Today is the ninth anniversary of my grandfather’s death.
Reggie was my mother’s father, but he was more than a grandfather to me. I am not sure quite how to describe our relationship: if I say he was my second father, it sounds disrespectful to my stepfather, but in all honesty he was the most consistent father relationship I had in my life. My mother separated from my biological father, George, when I was only 11 months old, and he had very little to do with me or my sister from then on.
But Reggie is a big part of my memory bank. My mother was quite young when she married and had children; she was only 22, with two kids, when she left my dad. We moved in with my grandparents for a while, a pattern which continued throughout my life. I honestly can’t remember how many times we moved in and out of their house, but the precedent was so firmly established that after one particularly nasty fight with my stepfather when I was away at college, my sister moved in with my grandparents permanently. At any rate, even when we weren’t living there, we were at my grandparents’ house every weekend. It was clean, and quiet, and the fridge was full, and hugs were plentiful.
I remember helping Reggie rake leaves, shovel snow, wash the car. He made snowmen with us in the backyard. He took us around the neighborhood and hovered at the ends of driveways while we trick or treated. He taught me how to ride a bike. He taught me how to drive a car. He insisted we go to summer camp. He paid for braces, and bikes, and ice skates, and God knows how many other things. When he peeled an orange, he would peel it in one glorious long peel and then cut teeth into it with a paring knife. He would then put the orange teeth into his mouth, bare his teeth in a horrible grin and chase us shrieking through the house.
He was very reserved but then would turn unexpectedly goofy; he liked to joke a lot. While he was nowhere near as demonstrative as my grandmother, who was very loud in her loving of us, we never held back with him. My sister and I would fling ourselves at him and squeeze him with our skinny little arms and screech how much we loved him until he finally said, “Ditto,” laughing almost bashfully at letting us pull it out of him.
Reggie was the grandson of slaves, and impressed upon me early the importance of education and of getting good grades, of working hard and doing the right thing. He graduated from college during the Depression, and recounted how there were no jobs back then, especially if you were a black man. He went back to school and got a Master’s in Education because he wanted to be a teacher. He served in the Navy in World War II, and as a light-skinned black man was accidentally assigned to a white unit. In retelling the story, he said he believed they thought he was Italian, but as the military was still segregated, as soon as it was discovered he was summarily reassigned to the “Negro” unit. As he described it, it was a humiliating experience.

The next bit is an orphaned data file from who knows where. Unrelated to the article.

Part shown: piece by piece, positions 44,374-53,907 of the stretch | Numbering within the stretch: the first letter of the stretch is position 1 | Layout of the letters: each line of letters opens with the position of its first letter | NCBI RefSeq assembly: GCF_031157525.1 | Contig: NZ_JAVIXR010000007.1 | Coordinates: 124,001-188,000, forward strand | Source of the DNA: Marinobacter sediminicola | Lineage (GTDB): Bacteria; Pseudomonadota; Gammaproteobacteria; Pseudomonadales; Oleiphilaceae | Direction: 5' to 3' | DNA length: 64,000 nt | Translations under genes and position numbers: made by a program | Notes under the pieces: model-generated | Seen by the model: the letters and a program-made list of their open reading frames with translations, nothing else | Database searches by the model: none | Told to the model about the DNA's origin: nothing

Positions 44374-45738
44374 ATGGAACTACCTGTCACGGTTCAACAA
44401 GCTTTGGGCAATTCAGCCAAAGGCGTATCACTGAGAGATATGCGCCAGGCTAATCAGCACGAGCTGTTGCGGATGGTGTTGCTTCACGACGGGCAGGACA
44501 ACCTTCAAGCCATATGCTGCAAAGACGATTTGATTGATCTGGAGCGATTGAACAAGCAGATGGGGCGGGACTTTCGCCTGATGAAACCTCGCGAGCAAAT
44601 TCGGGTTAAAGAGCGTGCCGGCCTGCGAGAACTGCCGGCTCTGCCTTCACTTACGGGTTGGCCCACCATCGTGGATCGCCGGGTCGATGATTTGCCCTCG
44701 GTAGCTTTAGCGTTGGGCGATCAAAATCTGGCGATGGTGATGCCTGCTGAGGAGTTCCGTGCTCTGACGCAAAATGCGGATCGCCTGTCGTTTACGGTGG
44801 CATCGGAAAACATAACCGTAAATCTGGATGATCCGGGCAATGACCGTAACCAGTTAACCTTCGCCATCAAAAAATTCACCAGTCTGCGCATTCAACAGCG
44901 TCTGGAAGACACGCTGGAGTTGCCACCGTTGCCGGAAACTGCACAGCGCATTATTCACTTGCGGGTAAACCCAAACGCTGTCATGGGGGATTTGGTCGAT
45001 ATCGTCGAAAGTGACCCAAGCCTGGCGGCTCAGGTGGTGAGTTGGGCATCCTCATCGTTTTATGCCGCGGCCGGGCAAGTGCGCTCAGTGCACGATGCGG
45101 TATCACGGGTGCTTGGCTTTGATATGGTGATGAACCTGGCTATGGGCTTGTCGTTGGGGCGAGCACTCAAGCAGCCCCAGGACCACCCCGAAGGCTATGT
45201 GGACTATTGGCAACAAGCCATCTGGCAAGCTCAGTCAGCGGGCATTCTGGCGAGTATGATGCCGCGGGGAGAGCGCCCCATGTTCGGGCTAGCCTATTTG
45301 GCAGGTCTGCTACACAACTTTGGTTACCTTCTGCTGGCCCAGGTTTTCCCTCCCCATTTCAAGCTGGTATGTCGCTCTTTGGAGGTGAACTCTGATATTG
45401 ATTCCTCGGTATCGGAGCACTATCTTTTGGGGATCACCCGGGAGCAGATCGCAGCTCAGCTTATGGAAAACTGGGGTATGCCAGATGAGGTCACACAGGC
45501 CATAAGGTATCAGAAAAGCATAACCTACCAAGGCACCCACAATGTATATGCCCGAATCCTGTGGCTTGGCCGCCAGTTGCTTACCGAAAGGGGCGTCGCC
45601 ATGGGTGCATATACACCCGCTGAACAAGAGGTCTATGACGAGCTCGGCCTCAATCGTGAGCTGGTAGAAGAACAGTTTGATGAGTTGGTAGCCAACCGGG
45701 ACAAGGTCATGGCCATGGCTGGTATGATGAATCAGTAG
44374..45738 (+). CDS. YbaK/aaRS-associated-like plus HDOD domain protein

He met my grandmother on shore leave in Virginia in 1944. She said he was “soooooooooooo handsome” she couldn’t even understand why he was talking to her (which is ridiculous, because she was gorgeous). “In that uniform, oh! He was soooooooo handsome,” and of course he was. (Throughout my childhood, he was always beautifully groomed and dapper, even in his pajamas.) They were married in 1945 and settled in his hometown, Boston; and welcomed their first and only child, Cynthia, in 1947. He worked for the government for 40 years, retiring at 70.
He had very high expectations of me and would examine each report card with care. He was always trying to teach me something, and those lessons stuck, but I would say the greatest lesson was his example. He was hard working and thrifty, and he took care of everything he loved. He was fiercely proud of his lawn – having not been able to afford a house until he was in his 50s, he was extremely house proud. He was financially savvy but cautious. He did not live beyond his means, he chose his words and his friends carefully, and he always put family first.
When he was alive, life made sense. And after he passed, the family was flung into chaos. All along, I believed my grandmother was the rock, the hub around which we all revolved – but after Reggie died, I realized that the hub was the two of them working in tandem, as a team. She was devastated when he died – we had to take her to the funeral in a wheelchair, she was that overcome – and honestly never recovered.
I really miss him today. I’ve had a lump in my throat all day. I hope he and my grandma are together, cracking jokes and sitting comfortably side by side, reading the paper or watching baseball. I hope he occasionally peeks down here and smiles at what he sees.
Some of us have great runways already built for us. If you have one, take off! But if you don’t have one, realize it is your responsibility to grab a shovel and build one for yourself and for those who will follow after you.
- Amelia Earhart